The final four (from top left) Alofi Kanter, Kyle Lockwood, Kyle Lockwood (x2!) and Andrew Fyfe.
2 Sep 2015
From more than 10,000 submissions, to a shortlist of 40 designs, the final four designs to be pit against the original flag have been revealed.
There’s no stopping the New Zealand flag debate. From more than 10,000 submissions, to a shortlist of 40 possible designs, the final four cabinet-approved designs to be pit against the original flag were revealed on Tuesday.
Here are some responses, courtesy of Design Assembly.
The final four shown above are designed by (from top left) Alofi Kanter, Kyle Lockwood, Kyle Lockwood (x2!) and Andrew Fyfe. Not surprisingly, three of the four feature the prime minister’s favoured fern motifs.
Alofi Kanter’s Silver Fern (Black & White): “The fern has been a distinctive symbol of New Zealand for the past 100 years. Strong and simple, it represents our uniqueness as Aotearoa New Zealand and the black and white colours show our ‘yin and yang’, with the softly curved spine of the frond binding us all together as a young, independent and proud nation. Credit for the fern goes to The New Zealand Way Limited.”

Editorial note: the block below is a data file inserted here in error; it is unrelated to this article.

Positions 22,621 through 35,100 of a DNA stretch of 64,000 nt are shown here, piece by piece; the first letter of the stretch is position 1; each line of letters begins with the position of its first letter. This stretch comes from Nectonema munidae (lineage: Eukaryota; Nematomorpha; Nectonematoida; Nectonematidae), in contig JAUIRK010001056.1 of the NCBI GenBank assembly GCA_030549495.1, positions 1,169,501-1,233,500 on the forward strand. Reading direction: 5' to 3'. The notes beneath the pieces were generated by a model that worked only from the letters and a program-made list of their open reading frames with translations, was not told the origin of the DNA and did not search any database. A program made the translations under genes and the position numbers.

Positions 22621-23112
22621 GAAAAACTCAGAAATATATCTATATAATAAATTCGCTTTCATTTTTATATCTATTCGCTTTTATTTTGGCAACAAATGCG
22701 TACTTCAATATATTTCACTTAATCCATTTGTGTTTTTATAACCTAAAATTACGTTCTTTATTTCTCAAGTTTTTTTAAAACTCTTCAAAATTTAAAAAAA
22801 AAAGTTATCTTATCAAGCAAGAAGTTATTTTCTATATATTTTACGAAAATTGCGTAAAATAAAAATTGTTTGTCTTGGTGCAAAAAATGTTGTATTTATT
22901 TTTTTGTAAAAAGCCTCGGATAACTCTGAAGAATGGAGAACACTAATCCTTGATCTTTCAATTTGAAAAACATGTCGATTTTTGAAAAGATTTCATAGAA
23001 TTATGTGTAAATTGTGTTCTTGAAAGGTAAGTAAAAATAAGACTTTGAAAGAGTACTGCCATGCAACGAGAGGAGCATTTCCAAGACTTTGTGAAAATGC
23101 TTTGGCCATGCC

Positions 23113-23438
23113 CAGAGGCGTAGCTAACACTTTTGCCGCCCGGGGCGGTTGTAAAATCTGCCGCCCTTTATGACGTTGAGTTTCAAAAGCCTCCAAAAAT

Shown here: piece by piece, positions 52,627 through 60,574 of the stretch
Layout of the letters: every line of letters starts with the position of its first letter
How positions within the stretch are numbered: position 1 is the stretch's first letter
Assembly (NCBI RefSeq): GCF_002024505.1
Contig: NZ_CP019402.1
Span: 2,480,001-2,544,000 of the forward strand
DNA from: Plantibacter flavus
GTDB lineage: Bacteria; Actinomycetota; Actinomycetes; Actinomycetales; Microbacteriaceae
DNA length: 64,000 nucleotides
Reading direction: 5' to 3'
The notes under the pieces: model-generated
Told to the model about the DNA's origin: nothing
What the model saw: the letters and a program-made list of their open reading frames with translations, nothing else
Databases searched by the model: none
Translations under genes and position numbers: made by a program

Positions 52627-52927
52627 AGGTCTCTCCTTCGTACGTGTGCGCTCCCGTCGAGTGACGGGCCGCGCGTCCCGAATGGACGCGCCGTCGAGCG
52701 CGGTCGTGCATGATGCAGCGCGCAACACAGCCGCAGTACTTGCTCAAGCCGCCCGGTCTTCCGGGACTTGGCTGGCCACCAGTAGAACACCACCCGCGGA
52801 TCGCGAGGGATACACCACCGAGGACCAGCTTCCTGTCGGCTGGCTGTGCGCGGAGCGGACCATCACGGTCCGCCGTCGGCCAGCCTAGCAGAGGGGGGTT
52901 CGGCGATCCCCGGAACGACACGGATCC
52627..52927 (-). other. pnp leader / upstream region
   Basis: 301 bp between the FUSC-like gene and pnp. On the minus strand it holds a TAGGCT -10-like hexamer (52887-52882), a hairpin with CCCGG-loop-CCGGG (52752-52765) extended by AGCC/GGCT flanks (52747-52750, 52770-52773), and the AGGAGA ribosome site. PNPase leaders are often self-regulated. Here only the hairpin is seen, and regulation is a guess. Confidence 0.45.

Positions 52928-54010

Silver Fern (Red, White & Blue) by Kyle Lockwood: “The silver fern: A New Zealand icon for over 160 years, worn proudly by many generations. The fern is an element of indigenous flora representing the growth of our nation. The multiple points of the fern leaf represent Aotearoa’s peaceful multicultural society, a single fern spreading upwards represents that we are all one people growing onward into the future. The red represents our heritage and sacrifices made. Blue represents our clear atmosphere and the Pacific Ocean, over which all New Zealanders, or their ancestors, crossed to get here. The Southern Cross represents our geographic location in the antipodes. It has been used as a navigational aid for centuries and it helped guide early settlers to our islands.”